Chicago—More than 500,000 individuals in the United States are affected by systemic lupus erythematosus (SLE), and up to 60% of patients with SLE develop lupus nephritis (LN). Severe LN progresses to end-stage renal disease (ESRD) within 15 years of diagnosis in 10% to 30% of patients. Patients with SLE with renal damage have a 14-fold increased risk of premature death; SLE patients with ESRD have a >60-fold risk of premature death.
There are no US FDA or European Medicines Agency approved therapies for LN; the American College of Rheumatology recommends treatment with intravenous cyclophosphamide (IVC) or mycophenolate mofetil (MMF) as first-line immunosuppressive therapy (standard of care). Achieving clinical remission or renal response predicts long-term outcomes for this patient population.
Voclosporin (VCS), a novel calcineurin inhibitor (CNI), is intended for the treatment of autoimmune diseases such as LN. In the AURA-LV (Aurina Urinary Protein Reduction Active-Lupus Voclosporin) study, researchers sought to evaluate whether VCS added to standard of care increases speed of remission as well as overall remission rates in the presence of extremely low steroids. Samir Parikh, MD, and colleagues reported phase 2b results of AURA-LV during a poster session at the NKF 2017 Spring Clinical Meetings in a poster titled Treatment of Active Lupus Nephritis with Voclosporin: Rapid Remission Over 48 Weeks. Data from the AURA-LV Study.
AURA-LV is a worldwide placebo controlled trial that enrolled 265 patients in 20 countries. Patients received 23.7 mg or 39.5 mg VCS twice a day or placebo. All patients also received background therapy of MMF 2 g per day and low dose steroids. The primary end point of interest was complete remission at 24 weeks. Secondary end points included partial response, time to complete remission or partial response, and week 48 remission rates.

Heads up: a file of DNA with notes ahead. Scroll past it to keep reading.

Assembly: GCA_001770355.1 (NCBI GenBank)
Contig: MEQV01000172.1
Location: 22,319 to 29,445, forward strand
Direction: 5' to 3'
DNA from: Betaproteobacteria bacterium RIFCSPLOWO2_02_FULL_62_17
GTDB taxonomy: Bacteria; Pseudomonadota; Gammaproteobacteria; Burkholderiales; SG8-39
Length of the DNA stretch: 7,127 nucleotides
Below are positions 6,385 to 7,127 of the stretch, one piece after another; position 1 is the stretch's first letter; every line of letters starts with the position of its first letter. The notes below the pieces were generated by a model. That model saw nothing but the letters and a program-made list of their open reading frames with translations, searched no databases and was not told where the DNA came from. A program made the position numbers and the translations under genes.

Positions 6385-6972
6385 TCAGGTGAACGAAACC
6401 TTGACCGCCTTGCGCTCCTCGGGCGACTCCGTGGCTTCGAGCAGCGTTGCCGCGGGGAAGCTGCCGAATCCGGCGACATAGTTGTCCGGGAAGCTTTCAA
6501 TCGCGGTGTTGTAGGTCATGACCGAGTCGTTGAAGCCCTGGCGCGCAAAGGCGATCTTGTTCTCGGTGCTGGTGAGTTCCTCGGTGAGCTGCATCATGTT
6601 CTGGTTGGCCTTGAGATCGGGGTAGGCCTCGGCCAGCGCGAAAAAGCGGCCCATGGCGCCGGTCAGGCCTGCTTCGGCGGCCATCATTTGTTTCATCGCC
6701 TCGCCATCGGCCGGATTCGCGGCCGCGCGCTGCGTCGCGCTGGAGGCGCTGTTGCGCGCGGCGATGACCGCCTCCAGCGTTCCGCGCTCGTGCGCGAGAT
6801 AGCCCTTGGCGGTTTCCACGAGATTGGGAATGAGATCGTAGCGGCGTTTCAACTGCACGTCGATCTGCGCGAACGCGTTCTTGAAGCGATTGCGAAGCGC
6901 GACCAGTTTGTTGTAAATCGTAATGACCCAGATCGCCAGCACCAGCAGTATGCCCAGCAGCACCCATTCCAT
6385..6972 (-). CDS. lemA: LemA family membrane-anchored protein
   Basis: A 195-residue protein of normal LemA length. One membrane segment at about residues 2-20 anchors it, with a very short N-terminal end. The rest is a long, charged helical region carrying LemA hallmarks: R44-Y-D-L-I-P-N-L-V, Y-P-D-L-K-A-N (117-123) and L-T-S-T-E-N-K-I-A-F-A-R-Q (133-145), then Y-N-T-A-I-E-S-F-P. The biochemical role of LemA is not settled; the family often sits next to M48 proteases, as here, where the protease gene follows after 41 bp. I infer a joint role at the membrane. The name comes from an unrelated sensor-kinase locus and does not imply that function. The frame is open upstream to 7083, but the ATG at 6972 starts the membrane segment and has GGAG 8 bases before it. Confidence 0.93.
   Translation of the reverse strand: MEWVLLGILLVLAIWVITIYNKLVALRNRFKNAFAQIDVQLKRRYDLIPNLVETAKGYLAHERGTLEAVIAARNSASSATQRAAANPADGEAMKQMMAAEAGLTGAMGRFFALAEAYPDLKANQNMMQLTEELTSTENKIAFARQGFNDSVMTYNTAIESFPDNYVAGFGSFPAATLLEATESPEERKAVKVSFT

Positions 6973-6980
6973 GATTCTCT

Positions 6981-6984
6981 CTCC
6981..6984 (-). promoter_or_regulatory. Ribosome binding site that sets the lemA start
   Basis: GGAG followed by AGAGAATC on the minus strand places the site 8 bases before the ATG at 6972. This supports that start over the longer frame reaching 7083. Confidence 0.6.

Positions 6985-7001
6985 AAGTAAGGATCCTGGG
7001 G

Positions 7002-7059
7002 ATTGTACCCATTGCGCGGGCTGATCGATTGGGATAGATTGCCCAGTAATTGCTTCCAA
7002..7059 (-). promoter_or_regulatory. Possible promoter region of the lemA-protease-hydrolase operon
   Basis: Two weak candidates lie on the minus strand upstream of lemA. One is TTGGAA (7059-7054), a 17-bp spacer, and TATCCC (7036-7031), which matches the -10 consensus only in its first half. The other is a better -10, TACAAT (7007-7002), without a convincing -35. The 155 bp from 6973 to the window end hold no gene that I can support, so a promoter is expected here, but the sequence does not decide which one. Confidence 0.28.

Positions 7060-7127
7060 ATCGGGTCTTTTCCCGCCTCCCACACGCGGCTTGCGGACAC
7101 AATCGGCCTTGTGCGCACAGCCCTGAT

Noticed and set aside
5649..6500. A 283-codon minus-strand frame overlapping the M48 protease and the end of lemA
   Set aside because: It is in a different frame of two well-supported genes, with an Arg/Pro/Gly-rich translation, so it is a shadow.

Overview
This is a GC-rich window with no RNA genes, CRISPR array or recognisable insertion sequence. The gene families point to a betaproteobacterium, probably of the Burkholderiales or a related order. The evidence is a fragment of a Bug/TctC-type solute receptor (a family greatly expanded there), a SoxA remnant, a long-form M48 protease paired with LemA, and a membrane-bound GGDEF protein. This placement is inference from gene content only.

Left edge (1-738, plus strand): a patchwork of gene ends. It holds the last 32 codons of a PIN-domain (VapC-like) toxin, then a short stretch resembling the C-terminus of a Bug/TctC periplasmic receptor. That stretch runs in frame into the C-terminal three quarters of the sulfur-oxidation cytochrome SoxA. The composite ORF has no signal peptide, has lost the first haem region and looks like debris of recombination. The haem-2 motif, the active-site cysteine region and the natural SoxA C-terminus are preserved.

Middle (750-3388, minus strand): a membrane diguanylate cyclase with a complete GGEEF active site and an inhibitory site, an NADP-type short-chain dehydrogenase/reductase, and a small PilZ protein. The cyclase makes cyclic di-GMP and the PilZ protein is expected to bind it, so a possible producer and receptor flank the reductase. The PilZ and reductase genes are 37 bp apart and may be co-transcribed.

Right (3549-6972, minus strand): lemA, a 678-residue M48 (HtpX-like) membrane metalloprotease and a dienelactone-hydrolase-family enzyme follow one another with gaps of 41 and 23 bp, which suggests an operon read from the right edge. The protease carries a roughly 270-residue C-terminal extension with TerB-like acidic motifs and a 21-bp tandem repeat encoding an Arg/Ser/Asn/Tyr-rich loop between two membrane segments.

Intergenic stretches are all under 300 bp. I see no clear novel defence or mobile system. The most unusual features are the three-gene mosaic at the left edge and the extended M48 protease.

The primary and all secondary end points were met at 24 weeks in the two treatment groups. At week 24, both doses of VCS had statistically significant improvement compared with placebo. For patients who achieved complete response, median time to complete response was 7.3 weeks, compared with 12.1 weeks among patients in the placebo group. At 48 weeks, there was a rapid time to complete response for both doses (P<.001).
VCS at 23.7 mg was well tolerated and demonstrated higher complete remission versus placebo, higher partial response, and faster time to complete response; 23.7 mg is the appropriate dose to advance into Phase 3. The AURA phase 2b results support the advancement of VCR into a phase 3 clinical trial and will serve as one of two registration studies for submission of a New Drug Application to the FDA.
“Aurina plans to initiate a phase 3 clinical trial (AURORA) in 2017. This will be a 52-week double-blind placebo controlled study conducted globally in approximately 320 patients to demonstrate that VCS when added to standard of care can increase overall renal response (remission) rates in the presence of low steroids,” the researchers said.
Source: Parikh SV, Pendergraft WF, Tumlin JA, Saxena R, Solomons N, Huizinga RB. Treatment of active lupus nephritis with voclosporin: rapid remission over 48 weeks. Data form the AURA-LV study. Poster presented at the National Kidney Foundation 2017 Spring Clinical Meetings, April 19-22, 2017, Orlando, Florida.